Shadowing a DoctorDecember 30, 2013
Sports psychology is a specialized field that covers a broad range of topics including:
- Motivating a person to persist and achieve beyond their normal expectations
- Counseling techniques that can be used with athletes
- Psychological considerations in sport injuries
- Performance enhancement
- Exercise adherence
- Self-regulation techniques
- Self-perceptions that are related to achievement
- Assessing talent and well-being
- Expertise in sport especially youth sport
Contrary to popular perception, sports psychology is not restricted to only professional athletics. In fact, this specialty area covers a wide range of clinical, scientific and applied topics pertaining to exercise and sports.
There are 2 main areas of interest in the field of sports psychology. The first area is in understanding how psychology is applied to enhance motivation and performance and the second is in understanding how athletics and sports can enhance mental health and overall well-being.
Sports psychologists might also opt to specialize in a certain area. There are some major specialties in the field:
- Applied sports psychology – This focuses on teaching skills such as goal setting as well as imagery that help enhance athletic performance.
- Clinical sports psychology– This involves a mix of various mental training strategies in sports psychology and psychotherapy to help those who suffer from mental health problems such as depression and eating disorders.
- Academic sports psychologists – These professionals teach at universities and colleges and conduct research in this field.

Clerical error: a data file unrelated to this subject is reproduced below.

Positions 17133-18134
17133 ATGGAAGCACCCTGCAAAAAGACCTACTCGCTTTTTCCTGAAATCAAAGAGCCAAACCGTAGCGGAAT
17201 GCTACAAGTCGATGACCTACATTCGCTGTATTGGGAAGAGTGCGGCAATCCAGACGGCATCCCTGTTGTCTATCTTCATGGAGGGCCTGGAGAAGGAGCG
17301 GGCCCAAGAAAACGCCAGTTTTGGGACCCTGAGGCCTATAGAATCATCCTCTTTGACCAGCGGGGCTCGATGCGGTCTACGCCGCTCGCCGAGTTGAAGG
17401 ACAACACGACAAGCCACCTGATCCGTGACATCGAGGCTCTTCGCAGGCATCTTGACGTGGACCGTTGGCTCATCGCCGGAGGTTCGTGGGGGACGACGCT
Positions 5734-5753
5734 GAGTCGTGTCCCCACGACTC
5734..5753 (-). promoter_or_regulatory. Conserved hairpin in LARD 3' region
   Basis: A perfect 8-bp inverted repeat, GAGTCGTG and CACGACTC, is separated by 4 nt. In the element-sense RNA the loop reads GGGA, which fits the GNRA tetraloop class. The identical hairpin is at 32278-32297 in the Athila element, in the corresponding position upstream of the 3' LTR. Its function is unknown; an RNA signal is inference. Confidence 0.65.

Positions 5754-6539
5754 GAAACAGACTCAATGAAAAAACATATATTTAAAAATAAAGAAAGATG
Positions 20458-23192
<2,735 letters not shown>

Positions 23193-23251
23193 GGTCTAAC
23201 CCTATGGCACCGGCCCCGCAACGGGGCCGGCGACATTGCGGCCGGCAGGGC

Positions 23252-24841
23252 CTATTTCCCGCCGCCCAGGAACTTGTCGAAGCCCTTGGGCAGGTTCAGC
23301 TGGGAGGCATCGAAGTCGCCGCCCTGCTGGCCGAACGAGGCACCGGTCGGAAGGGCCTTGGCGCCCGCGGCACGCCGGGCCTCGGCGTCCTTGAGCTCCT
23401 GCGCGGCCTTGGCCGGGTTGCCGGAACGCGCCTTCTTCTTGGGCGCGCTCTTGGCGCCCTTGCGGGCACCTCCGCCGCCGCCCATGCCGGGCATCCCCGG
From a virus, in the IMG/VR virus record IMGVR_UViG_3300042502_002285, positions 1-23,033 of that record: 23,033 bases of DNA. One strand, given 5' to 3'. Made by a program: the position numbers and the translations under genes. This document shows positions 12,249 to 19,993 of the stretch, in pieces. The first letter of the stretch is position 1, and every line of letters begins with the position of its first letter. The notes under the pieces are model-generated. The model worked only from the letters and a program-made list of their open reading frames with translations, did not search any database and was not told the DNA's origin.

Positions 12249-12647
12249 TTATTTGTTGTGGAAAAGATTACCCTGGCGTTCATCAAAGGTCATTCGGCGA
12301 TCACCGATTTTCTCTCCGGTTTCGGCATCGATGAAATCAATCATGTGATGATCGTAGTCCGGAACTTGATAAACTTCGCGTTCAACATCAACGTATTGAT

The role of sports psychologists
Typically, sports psychologists perform a variety of tasks that are related to sports education and performance. Some choose to teach at a university level, while some others prefer working directly with athletes and help them enhance performance and increase motivation. There are also various other options such as scientific research, client counseling and athletic consulting.
Apart from working with professional athletes, these sports psychologists also use their expertise to help improve the mental well-being of non-athletes. They might work with a number of clients ranging from teens and children who are involved in athletics to teams and professional athletes who are interested in upping their performance. They might also work with injured athletes who are working towards returning to competition levels.
Most positions require applicants to have obtained their master’s or doctorate degree in counseling, clinical or sports psychology in addition to direct training and experience in applying psychology to sports and exercise. Entry-level positions with a bachelor’s degree are extremely rare and when offered, they are usually in the form of internships.
Should you take up sports psychology?
You will need to take several aspects of your personality and preferences before you make this call. For one thing, you will need to decide if this career is suited to your mental make-up and whether you actually like it well enough. You also need to understand what your goals are and where your interests lie. If you do not like exercise or sports, this might not be the right career for you. On the other hand, if you like helping people in achieving their full potential, solving some complex problems and working in a team, this might be the perfect job for you. It can be a very exciting and challenging career with numerous specialization opportunities, diverse career paths and tremendous projected job potential.